Science in support of EU Disaster Risk Reduction policies in the area of weather and climate extreme events

14:00 Wednesday 29 May

SP028

PA

 

Philippe Quevauviller (Belgium) 1; Daniel Sempere Torres (Spain) 2; Claudio Rossi (Italy) 3; Anastasios Karakostas (Greece) 4

1 - European Commission, DG HOME; 2 - University of Catalunya; 3 - ISBM; 4 - Centre for Research and Technology Hellas

Extreme weather and climate events, interacting with exposed and vulnerable human and natural systems, can lead to disasters. According to IPCC, some types of extreme events (e.g. flash floods and related landslides, storm surges, heatwaves, fires, including vegetation fires) have increased in frequency or magnitude, and in the meantime populations and assets at risk have also increased, leading to enhanced disaster risks. In order to better forecast and manage the immediate consequences of weather- and climate-related disasters, in particular regarding emergency responses, improved measures and technologies are needed.

The H2020 Secure Societies Programme has launched a call in 2015 to investigate the potential of current and new measures (including local measures) and technologies to enhance the response capacity to extreme weather and climate events affecting the security of people and assets. The aim was to focus on emergency management operations and cover the whole crisis management, linking awareness and early warning to effective responses within society and coordination with first responders, including the use of adapted cyber technologies to gain time and improve coordination in emergency situations.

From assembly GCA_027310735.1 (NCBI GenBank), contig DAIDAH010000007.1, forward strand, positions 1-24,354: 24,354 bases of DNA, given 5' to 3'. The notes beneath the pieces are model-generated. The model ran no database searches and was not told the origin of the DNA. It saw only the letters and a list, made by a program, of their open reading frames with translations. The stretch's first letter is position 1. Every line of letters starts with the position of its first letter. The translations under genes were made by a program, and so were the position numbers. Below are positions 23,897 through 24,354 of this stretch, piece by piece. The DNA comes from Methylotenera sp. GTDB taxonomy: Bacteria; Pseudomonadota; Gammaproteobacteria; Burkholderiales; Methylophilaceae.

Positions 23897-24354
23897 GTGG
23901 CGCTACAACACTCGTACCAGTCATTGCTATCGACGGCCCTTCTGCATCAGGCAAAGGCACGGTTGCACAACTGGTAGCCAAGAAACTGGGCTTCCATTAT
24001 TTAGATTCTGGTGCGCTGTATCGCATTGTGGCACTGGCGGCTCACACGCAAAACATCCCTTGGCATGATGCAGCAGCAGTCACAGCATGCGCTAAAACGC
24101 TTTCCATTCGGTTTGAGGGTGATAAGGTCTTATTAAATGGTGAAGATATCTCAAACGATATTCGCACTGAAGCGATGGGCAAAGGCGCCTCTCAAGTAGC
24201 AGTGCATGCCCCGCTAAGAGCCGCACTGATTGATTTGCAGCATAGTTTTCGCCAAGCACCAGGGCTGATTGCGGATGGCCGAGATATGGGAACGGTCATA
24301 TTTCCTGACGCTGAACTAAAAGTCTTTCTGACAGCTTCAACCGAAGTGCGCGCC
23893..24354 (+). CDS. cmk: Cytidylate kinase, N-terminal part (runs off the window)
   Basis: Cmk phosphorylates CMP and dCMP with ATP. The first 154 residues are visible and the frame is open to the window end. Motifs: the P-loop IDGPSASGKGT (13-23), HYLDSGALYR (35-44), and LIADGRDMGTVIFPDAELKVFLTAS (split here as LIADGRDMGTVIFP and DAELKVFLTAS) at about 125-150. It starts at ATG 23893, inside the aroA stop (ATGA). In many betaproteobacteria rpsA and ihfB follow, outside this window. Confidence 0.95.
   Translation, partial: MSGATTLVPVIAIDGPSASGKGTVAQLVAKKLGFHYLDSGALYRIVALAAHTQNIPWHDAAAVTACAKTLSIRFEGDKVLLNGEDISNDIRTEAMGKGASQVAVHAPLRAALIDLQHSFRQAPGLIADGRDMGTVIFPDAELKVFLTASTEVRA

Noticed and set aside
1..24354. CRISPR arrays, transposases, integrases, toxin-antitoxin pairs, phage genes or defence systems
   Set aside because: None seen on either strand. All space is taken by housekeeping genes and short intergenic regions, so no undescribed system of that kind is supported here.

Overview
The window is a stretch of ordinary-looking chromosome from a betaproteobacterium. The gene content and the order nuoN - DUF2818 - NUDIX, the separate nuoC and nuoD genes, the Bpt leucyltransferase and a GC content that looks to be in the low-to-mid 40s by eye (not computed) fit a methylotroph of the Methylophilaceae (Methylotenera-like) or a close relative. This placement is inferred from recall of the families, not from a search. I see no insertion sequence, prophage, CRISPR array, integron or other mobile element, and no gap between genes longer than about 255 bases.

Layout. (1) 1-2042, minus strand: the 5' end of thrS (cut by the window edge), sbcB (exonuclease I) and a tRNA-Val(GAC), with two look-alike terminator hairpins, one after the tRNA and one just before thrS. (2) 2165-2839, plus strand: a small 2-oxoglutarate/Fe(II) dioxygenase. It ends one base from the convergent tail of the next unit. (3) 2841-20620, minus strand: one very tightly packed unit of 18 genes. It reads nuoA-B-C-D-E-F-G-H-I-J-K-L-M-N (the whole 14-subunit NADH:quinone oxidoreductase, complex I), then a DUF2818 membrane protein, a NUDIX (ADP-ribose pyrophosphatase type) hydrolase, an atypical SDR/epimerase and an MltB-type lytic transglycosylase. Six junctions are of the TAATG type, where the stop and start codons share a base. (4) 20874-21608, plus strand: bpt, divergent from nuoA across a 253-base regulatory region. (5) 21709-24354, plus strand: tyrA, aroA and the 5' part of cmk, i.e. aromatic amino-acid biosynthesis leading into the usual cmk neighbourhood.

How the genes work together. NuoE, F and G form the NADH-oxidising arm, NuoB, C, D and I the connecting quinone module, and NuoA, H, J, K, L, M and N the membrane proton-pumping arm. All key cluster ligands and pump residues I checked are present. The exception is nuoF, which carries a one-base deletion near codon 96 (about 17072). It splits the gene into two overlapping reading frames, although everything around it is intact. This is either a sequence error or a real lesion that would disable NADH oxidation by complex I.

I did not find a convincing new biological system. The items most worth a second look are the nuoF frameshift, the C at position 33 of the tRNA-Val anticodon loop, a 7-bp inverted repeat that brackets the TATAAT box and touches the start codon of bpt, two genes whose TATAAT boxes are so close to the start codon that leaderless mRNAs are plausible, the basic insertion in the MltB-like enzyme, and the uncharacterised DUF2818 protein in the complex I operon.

The call resulted in three key projects, namely ANYWHERE, I-REACT and BeAWARE, which are subject to the proposed session, which are exploring the links and eventual adjustments of the warning and response systems facing the observed or anticipated changes in frequency and intensity of extreme climate events. In support of EU policies such as the Union Civil Protection Mechanism, the Climate Change Adaptation Strategy, the Flood Directive, the projects are developing more effective and faster emergency responses to extreme weather and climate events, faster analysis of risks and anticipation, and publicly available online now- and fore-casting systems for disasters triggered by (extreme) weather conditions. They are aiming to contributing to an improved coordination of emergency reactions in the field and capacity to provide adequate emergency responses to extreme weather and climate events. The three projects are involving key actors in policy-making, science, industry as well as practitioners (civil protection units, fire brigades, emergency units), which should guarantee an efficient uptake of research outputs turned towards enhancing shorter reaction time and higher efficiency of reactions, and thus enhancing citizen’s protection and saving lives.

Target audience

The session will be opened to different actors involved in disaster risk management research and policies, namely policy-makers (from UN-ISDR, EU institutions and Member States), scientists from different disciplines, practitioners (in particular civil protection units, fire brigades, emergency units), and industry/SME representatives.

Three major projects resulting from a H2020 call for proposals will participate in the session under the umbrella of a general presentation of the Community of Users on Secure, Safe and Resilient Societies with a focus on climate-related disaster.

Proposed format for the session

The session will be of 1h45 length with 4 keynote lectures of 15-20 minutes each followed by a debate of 30 minutes with the audience. It will be moderated by Anabela Gago, European Commission, Head of Unit of the H2020 Secure Societies Programme. Speakers will be coordinators of 3 projects resulting from a call focused on climate / weather extreme events, namely ANYWHERE by Daniel Sempere (Univ. Catalunya, Spain), I-REACT by Claudio Rossi (ISBM, Italy), BeAWARE by Anastasios Karakostas (Centre for Research and Technology Hellas, Greece), and Philippe Quevauviller (European Commission, DG HOME) presenting the Community of Users on Secure, Safe and Resilient Societies with focus on climate-disaster related events.

Contributing Authors abstracts

1. Daniel SEMPERE, Universitat Politècnica de Catalunya (Spain)